The town I live in is fairly small and conservative, and has never held a Pride. But a couple of years ago, after a lobbying campaign by some dedicated members of the local queer community, city council finally agreed to install a rainbow crosswalk downtown. After it was completed, a mini community festival was held that was the closest thing we’ve ever had to a Pride event. I’m proud of my friends who spoke up passionately to move the idea forward, and those of us who showed up in person and online to be visible in a place where it’s not always easy to be out. It may be one tiny step compared to some other places, but it’s a start, and one day maybe a big Pride parade will make its way over this crosswalk!

Cleo / Chicago, IL / 2016

This is my husband and I, getting ready to march with my church (which felt like a minor miracle — to find a church home where I could be completely authentic when I didn’t think I needed one). It was my second Pride parade and the first one where I wore bi pride colors. I bought my bi Pride t-shirt specifically so I could hold my husband’s hand without freaking out that everyone would assume I was a straight ally. Wearing it at pride was a revelation — I hugged and hi-fived so many fellow bi+ folx (and I am not normally into touching strangers). It was my entry point into a secret Pride within Pride.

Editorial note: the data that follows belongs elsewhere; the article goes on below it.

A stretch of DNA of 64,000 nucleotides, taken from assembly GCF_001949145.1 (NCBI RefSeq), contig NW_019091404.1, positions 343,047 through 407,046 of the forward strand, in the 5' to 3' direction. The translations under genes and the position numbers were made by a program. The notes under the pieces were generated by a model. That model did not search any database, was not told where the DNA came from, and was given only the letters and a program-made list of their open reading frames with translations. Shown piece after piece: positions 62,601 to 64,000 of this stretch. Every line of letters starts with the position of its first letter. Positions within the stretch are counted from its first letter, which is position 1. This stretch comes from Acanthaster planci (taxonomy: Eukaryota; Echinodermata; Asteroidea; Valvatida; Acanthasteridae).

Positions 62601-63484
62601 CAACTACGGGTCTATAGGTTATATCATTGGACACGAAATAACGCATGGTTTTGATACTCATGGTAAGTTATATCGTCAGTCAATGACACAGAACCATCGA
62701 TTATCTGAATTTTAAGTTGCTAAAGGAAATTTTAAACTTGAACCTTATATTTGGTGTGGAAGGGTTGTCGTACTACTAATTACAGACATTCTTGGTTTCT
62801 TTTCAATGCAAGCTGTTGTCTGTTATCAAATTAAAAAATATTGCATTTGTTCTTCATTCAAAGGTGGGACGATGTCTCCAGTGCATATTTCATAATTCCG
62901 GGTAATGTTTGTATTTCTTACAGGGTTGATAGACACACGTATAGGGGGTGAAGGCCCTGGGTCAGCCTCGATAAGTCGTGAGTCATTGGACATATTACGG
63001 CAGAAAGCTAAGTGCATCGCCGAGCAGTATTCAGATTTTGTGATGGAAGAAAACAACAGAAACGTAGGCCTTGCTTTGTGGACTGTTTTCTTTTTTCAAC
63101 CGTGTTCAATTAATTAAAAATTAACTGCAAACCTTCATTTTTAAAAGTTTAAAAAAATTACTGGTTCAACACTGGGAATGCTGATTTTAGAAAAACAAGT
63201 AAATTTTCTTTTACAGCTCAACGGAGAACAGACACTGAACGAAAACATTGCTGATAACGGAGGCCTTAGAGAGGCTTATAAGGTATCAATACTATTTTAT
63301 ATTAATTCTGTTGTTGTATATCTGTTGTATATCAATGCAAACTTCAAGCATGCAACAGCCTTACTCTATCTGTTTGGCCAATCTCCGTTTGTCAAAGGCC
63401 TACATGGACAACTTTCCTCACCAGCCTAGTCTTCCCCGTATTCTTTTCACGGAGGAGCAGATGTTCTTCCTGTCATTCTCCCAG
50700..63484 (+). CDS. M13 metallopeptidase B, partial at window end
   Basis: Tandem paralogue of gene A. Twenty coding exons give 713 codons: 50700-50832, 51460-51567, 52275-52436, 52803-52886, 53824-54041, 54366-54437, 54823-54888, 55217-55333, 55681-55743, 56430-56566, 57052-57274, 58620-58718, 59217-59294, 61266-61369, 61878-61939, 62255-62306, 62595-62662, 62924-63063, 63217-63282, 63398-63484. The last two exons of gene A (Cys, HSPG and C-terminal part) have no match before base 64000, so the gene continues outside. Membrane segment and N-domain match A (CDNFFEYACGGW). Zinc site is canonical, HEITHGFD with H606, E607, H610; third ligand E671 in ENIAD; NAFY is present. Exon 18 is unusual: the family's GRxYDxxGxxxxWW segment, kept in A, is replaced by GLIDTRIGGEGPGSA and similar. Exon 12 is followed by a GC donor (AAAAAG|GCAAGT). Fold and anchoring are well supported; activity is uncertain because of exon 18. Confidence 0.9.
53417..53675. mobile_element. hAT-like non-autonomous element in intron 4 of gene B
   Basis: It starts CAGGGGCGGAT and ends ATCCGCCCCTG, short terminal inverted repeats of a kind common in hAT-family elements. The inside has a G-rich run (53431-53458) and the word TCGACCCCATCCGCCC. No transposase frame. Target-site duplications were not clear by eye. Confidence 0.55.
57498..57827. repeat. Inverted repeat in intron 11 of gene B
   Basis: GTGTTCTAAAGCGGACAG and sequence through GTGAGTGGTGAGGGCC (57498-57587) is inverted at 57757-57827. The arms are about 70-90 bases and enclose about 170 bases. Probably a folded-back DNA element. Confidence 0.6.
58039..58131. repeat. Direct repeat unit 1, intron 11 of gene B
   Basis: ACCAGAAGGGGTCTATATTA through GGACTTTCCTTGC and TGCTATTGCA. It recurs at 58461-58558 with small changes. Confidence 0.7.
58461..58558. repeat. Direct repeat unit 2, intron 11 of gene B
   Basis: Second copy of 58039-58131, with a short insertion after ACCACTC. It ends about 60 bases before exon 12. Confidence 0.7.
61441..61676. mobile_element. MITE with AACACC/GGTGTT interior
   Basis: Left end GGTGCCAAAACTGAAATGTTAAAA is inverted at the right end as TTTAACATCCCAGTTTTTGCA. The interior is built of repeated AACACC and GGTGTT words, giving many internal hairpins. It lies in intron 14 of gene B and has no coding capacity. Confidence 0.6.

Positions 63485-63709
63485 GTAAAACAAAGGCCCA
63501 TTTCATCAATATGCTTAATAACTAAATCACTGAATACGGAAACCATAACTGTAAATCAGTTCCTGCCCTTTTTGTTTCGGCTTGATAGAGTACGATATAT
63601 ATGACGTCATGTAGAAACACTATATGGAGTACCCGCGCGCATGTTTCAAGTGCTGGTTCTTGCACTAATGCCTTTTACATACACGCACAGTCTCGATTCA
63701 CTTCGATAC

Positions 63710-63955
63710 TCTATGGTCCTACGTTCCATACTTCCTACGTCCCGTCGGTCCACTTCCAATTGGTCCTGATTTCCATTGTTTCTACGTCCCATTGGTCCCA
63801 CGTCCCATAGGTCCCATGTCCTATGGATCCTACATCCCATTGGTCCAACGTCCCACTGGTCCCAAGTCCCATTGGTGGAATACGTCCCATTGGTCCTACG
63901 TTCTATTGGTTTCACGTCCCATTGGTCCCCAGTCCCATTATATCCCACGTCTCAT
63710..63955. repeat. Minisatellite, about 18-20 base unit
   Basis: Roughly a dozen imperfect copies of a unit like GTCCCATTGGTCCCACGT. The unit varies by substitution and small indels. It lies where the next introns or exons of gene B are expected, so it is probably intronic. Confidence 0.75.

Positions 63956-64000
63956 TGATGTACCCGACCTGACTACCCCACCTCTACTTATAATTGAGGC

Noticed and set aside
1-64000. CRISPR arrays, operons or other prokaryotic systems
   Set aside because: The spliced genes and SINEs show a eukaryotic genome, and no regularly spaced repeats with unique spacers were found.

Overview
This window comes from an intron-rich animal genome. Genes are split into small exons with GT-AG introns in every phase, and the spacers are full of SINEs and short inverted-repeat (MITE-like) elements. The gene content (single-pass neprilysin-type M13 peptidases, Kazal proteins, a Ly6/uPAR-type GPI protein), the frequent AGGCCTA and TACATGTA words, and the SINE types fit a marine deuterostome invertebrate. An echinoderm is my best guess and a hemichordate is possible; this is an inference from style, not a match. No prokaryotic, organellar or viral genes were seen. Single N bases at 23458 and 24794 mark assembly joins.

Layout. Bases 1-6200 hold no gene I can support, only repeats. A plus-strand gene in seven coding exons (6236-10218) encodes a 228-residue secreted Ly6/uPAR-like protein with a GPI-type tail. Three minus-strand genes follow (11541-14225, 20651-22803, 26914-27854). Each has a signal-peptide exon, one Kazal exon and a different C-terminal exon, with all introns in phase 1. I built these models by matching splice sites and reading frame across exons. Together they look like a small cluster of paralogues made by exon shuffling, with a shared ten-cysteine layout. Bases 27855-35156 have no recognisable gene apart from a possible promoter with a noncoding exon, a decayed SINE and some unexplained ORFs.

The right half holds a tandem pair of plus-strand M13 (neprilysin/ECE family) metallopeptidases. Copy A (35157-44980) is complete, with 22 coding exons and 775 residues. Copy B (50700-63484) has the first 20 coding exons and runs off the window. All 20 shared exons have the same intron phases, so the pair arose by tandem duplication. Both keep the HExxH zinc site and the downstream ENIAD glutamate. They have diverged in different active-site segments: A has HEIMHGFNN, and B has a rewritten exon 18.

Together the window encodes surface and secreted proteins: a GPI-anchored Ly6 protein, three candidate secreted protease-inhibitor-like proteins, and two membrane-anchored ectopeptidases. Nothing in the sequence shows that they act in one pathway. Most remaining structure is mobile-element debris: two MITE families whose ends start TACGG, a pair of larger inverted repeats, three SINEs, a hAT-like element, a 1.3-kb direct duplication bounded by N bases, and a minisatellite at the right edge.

Esme Baldwin / Dublin, Ireland / 2018

2017 was my first year after moving back to Dublin and my first ever Pride! I went out on a limb and went on my own. It was a really exciting day and also the night I met my girlfriend, Emma.
In 2018 we were able to go together and celebrate our anniversary and look forward to doing the same again this year.

Laneia / Albuquerque, NM / 2008

My very first Pride was the Kelka meetup in Albuquerque, NM! We called this meetup Kelka Pride — it was complete with registration, dinners, hiking, pie, crafts, matching shirts, state sashes, an extremely horny cocktail party at a private club, an enormous papier-mâché unicorn and of course, marching in Albuquerque’s Pride parade. I’d just come out and had never ever been around so many queer women before. Also this was where I first met Bren and her future wife Carrie! It was a fever dream that changed my entire life and I’m forever grateful for all of it.